Evan Agostini/Invision/AP/REX/Shutterstock

The Color Wheel, Perry's black-and-white cringe comedy, was a recent festival sensation that transformed his unique blend of sarcastic humor and cinephilia into an instant brand. Though Dunham's transition from micro-budget filmmaking to Girls was a good opportunity to experiment on the studio dime.

Perry had a great time on set, directing and acting opposite Kate Lyn Shiel in an observational comedy about a young couple who relocates to a small liberal arts college in the Midwest. The show, or mini-movie, if you will, was all passive-aggressive exchanges, improvisatory chatter, and satirical asides that poked fun with the small-town university's insular world. Driving to the shoot that day from his home in Brooklyn,

I think it's nice to finally not have to explain to members of my extended family or friends-of-friends at weddings what I do and why they should maybe care about it, according to the speaker. HBO means you care when someone speaks to you, and that's quite nice.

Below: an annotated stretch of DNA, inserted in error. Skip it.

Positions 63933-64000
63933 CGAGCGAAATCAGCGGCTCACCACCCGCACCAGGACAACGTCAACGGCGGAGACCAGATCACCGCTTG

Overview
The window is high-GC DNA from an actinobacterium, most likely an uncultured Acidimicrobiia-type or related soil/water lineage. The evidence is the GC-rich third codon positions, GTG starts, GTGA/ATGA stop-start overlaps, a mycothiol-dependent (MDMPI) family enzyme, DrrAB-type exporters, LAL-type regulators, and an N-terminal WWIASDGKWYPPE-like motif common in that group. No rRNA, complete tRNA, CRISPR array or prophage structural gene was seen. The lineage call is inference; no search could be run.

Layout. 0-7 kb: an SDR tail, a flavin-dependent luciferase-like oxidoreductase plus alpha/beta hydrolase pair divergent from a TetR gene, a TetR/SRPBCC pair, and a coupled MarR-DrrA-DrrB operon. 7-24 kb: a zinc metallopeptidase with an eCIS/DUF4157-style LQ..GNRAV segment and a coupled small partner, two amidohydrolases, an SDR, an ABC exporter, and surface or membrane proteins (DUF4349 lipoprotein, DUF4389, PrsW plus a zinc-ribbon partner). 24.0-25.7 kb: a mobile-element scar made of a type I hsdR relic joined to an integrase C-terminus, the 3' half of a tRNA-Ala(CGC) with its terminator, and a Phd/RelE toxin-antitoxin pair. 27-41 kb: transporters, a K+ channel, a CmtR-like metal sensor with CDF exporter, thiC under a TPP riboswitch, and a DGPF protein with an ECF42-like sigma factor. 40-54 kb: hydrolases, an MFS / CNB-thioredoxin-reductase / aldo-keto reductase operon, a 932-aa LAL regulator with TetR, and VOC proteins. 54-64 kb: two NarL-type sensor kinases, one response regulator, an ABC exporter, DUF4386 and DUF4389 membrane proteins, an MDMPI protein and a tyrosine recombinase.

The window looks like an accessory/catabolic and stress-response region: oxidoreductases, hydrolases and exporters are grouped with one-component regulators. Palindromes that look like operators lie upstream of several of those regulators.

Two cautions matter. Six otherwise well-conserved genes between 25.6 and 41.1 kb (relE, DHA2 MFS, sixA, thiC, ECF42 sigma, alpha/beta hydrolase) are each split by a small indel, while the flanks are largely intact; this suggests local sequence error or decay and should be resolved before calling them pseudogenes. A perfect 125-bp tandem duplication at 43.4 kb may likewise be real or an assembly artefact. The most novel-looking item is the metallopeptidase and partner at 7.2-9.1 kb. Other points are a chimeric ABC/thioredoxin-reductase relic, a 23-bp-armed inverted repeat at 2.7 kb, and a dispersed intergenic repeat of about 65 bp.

Perry returned to feature filmmaking with the 2014 Sundance award Listen Up Philip, after the tradition of feature-length films was wiped out.

If there is a teachable moment in these latest developments, it might be the same one that happened before. Perry texted me this week, referencing the similarity with his HBO Digitals experience.

The industry will always be scrambled to adapt and rebuild, and newcomers should always assess change with care. Rather than discarding experimental scraps on the studio lot, aim for the same opportunities the major filmmakers have already, which form the backbone of the corporate ecosystem. Outside the box is a cautionary tale, but it is especially vulnerable to cold capitalism in action.

Warner Bros.

Batgirl, born under the ambiguous assumption that it would never be able to maintain its theatrical success, had red flags from the start. Sure, limited film stock inspired Jean-Luc Godard to invent the Breathless jump cut, but the lower standard for streaming movies produces poor artistic output, and it's clear now that WBD leadership wants to develop films and TV shows that all feel like part of the same equation. We are stronger together and will make significant improvements in operating our business as a team, Warner Bros